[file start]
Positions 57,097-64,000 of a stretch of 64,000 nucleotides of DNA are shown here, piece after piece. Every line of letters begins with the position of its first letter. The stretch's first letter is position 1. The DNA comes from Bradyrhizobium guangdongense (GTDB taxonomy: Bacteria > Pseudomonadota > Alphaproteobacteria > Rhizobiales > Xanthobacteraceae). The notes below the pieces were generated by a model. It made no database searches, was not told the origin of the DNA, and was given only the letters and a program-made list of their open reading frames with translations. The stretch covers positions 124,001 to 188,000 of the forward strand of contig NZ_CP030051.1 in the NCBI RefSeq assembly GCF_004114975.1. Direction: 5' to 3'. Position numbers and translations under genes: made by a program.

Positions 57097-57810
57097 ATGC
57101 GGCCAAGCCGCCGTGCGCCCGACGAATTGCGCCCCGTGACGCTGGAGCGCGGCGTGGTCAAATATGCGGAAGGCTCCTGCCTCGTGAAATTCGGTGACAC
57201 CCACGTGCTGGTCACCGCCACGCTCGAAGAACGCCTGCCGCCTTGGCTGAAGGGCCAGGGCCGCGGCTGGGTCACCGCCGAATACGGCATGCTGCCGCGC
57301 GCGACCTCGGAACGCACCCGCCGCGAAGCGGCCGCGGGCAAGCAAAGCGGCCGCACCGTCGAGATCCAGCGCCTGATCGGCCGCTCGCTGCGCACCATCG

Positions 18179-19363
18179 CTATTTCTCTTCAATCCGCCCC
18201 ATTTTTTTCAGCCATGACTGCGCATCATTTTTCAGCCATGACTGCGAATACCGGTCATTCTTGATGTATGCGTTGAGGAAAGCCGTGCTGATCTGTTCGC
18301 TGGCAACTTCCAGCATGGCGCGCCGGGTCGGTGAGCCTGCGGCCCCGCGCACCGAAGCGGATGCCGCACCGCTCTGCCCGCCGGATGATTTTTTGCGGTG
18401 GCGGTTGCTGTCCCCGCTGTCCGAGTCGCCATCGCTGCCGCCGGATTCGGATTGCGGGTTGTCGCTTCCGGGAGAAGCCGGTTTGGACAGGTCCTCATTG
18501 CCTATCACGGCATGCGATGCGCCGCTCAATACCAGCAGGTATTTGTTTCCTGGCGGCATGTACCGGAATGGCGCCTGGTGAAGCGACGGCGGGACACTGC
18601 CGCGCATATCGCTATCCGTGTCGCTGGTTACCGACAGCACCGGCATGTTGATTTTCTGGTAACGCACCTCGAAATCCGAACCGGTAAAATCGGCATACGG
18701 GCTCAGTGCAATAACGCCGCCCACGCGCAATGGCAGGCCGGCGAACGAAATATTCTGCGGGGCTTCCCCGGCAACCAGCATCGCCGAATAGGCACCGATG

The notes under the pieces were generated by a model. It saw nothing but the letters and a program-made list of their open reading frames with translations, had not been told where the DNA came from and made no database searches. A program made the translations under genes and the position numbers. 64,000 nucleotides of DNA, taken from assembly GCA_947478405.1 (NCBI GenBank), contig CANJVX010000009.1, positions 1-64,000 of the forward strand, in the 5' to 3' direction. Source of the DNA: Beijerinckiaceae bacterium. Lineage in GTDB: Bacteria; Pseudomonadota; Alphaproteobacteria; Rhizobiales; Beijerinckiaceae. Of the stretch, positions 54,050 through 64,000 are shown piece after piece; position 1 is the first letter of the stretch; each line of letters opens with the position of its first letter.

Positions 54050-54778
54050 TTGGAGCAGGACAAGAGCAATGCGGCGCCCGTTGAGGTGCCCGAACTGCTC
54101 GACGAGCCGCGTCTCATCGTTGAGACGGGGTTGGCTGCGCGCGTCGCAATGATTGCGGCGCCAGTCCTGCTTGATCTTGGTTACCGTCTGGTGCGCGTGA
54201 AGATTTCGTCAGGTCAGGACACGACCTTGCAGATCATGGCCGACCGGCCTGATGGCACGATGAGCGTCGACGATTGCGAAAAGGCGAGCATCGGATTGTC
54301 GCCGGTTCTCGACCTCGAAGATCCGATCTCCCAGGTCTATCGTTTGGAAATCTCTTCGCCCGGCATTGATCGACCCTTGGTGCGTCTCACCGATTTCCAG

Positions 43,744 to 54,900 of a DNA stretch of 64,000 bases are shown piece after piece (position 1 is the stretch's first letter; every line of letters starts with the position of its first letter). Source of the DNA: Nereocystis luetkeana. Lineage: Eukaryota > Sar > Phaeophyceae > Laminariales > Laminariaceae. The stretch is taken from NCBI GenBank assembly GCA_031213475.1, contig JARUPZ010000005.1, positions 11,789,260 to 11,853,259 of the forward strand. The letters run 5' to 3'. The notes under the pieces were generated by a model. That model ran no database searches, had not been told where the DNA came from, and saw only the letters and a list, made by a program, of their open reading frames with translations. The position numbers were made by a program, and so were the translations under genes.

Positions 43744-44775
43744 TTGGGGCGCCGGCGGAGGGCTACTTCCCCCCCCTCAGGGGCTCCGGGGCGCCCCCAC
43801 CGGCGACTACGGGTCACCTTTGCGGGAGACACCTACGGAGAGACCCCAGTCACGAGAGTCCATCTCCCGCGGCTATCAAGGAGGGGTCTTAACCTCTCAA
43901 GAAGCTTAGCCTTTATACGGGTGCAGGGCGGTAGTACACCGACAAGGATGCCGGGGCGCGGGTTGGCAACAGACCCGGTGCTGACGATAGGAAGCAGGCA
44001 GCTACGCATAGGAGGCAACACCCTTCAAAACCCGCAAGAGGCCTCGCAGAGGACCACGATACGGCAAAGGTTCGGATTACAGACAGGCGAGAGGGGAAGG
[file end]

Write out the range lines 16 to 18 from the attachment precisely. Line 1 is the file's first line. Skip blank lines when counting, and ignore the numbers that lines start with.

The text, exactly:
Positions 54050-54778
54050 TTGGAGCAGGACAAGAGCAATGCGGCGCCCGTTGAGGTGCCCGAACTGCTC
54101 GACGAGCCGCGTCTCATCGTTGAGACGGGGTTGGCTGCGCGCGTCGCAATGATTGCGGCGCCAGTCCTGCTTGATCTTGGTTACCGTCTGGTGCGCGTGA